August 25, 1999



August 25, 1999

The President took office on a promise to make work pay -- to transform our system of welfare into a system of work and responsibility.

This month marks the third anniversary of the signing of the 1996 welfare reform law. Record numbers of people are leaving welfare for work, and new data show that every state has met the law's work requirements. Welfare caseloads are at their lowest levels since 1967, and there are half as many people on welfare as there were when my husband took office -- a decline of 6.8 million. In addition, those still on the welfare rolls in 1998 were almost four times more likely to be working than they were in 1992.

Since its launch in 1997, 12,000 businesses have joined The Welfare-to-Work Partnership. These companies have hired an estimated 410,000 people from the welfare rolls, and employers are finding that former welfare recipients are a good investment -- they work hard and stay in their jobs as long or longer than other employees.

It's important to recognize, though, that simply passing a law requiring welfare recipients to find work would have failed to fulfill the President's promise. Too many of those on welfare had known nothing but dependency all their lives, and many would have found it difficult to make the transition to work on their own.

No responsible American who works 40 hours a week and has children in the home should be living in poverty. But too many who have minimum-wage or other low-paying jobs are. That is why it was important, when the welfare reform law was passed, to make sure there would be continued Medicaid coverage and nutrition assistance, along with other supports for working families, including child care and an expanded Earned Income Tax Credit.

Here's a story with an important lesson about leaving welfare: Shari could be a single mother living anywhere in the country. She was on welfare when her daughters were born, but for the past year, she has worked as a technician in a veterinarian's office, making $6.50 an hour. Shari loves her job, but although she still gets some help with child care, she sometimes finds it hard to make ends meet.

Based on her income, Shari is eligible for about $150 a month in food stamps. But there's a catch: She has a car. It's not a fancy car, but she needs it get her girls to school and get to work. The problem is that the value of her car exceeds the food stamp asset limit of $4,650, so she has lost her eligibility for food stamp assistance.

Shari, like too many other working parents, is being forced to choose between feeding her family and owning a reliable car.

Although families of three who earn up to $8.50 an hour are eligible for food stamps, fewer than half actually apply and receive the benefits. It appears that many people who move from welfare to work don't realize that they're still eligible for assistance. And of course, rules like the one that required Shari to choose between her car and her benefits worked to reduce the number of families getting food stamps as well.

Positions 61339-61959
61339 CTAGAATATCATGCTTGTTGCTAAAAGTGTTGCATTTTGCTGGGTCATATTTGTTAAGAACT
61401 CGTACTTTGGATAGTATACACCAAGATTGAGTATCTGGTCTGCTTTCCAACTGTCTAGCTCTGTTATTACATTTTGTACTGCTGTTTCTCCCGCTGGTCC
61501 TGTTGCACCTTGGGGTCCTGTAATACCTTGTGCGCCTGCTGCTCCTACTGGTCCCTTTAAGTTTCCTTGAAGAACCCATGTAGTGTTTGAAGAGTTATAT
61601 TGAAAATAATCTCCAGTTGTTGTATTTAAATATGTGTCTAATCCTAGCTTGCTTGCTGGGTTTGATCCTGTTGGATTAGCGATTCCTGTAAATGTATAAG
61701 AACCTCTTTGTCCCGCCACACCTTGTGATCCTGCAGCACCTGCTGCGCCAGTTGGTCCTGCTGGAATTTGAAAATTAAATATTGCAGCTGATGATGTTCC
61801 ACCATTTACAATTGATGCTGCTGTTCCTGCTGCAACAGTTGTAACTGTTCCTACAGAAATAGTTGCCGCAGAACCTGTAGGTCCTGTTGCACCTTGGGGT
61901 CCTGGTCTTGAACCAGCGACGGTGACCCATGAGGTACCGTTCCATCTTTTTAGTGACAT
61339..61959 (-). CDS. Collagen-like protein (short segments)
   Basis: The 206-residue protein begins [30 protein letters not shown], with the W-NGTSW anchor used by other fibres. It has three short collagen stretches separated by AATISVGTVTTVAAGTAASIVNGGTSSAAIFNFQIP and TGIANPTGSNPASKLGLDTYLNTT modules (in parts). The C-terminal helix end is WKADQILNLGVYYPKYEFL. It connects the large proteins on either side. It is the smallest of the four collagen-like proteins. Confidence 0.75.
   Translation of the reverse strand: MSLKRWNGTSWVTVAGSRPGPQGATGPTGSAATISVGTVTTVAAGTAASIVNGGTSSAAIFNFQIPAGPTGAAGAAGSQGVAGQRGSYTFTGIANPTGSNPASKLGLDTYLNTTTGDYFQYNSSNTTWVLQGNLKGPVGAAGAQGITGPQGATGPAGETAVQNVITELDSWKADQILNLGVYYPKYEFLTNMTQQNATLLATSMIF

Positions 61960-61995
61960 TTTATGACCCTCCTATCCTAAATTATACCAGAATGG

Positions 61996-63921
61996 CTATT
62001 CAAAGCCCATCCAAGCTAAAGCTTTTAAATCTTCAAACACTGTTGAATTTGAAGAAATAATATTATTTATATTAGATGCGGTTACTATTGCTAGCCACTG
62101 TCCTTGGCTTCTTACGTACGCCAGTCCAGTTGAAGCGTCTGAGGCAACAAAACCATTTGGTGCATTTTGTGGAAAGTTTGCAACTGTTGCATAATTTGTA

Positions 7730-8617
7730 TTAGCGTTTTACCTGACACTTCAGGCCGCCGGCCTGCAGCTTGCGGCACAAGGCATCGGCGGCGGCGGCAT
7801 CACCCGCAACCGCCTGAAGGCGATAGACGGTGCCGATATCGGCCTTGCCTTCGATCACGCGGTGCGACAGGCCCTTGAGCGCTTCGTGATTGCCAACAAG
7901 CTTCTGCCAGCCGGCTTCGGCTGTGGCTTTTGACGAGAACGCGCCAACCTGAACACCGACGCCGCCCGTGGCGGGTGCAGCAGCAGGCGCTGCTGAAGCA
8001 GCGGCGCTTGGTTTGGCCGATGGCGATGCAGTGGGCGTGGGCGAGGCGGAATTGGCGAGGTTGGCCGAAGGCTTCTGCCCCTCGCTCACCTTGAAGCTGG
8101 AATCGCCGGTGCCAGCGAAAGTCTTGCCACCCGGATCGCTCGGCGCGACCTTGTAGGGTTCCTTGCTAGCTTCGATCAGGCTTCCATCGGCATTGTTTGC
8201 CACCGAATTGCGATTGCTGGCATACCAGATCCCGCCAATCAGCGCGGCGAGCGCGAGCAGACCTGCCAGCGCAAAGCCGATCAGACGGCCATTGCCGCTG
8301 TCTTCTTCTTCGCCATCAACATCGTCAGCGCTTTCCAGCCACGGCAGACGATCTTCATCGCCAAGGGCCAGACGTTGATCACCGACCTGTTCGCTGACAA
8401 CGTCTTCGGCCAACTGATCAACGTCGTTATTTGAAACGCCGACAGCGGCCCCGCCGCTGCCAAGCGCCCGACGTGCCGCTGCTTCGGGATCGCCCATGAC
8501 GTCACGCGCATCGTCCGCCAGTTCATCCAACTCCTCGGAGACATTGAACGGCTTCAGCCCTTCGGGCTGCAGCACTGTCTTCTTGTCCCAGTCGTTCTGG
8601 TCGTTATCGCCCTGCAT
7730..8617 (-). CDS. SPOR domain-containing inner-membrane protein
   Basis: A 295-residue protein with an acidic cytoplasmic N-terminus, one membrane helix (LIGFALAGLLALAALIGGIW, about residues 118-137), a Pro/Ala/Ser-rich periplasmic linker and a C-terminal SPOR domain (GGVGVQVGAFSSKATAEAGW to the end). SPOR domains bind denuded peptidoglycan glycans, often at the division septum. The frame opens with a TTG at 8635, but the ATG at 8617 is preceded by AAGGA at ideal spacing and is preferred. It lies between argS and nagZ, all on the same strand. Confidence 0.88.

That is why, last month, the President made it easier for working families to own a car and still be eligible for food stamps. In addition, he simplified the reporting rules that get in the way of serving working families, and launched a nationwide public-education campaign and a toll-free hot line to help working families find out if they're eligible for food stamps.

In this country, we must let hard-working Americans know that there is no indignity in accepting help for which they are eligible, whether in the form of food stamps, a tax credit for working families, or health care for themselves or their children. And all of us -- federal, state, and local government, as well as the private sector -- must do everything in our power to remove any barriers that stand in the way of working families getting access to these important supports. In addition, we must further strengthen our commitment to child care, make continued investments in Welfare-to-Work programs to help long-term welfare recipients and low-income fathers get jobs and support their families, increase our commitment to transportation and housing for low-income working families, and work to raise the minimum wage.

For the past six and a half years, the President has pursued a new approach to help lift people out of poverty -- to make work pay. Now is the time to finish the job and reward responsible hard-working Americans like Shari.


If you'd like to find out more about the food stamp program, you can call 1-800-221-5689, or visit this web site:

To find out more about Hillary Rodham Clinton and read her past columns, visit the Creators Syndicate web page at


Talking It Over: 1999

December 15, 1999

December 8, 1999

December 1, 1999

November 24, 1999

November 17, 1999

November 10, 1999

November 3, 1999

October 27, 1999

October 20, 1999

October 13, 1999

October 6, 1999

September 29, 1999

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September 15, 1999

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September 1, 1999

August 25, 1999

August 18, 1999

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August 4, 1999

July 28, 1999

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April 28, 1999

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March 10, 1999

March 3, 1999

February 24, 1999

February 17, 1999

February 10, 1999

February 3, 1999

January 27, 1999

January 20, 1999

January 13, 1999

January 6, 1999

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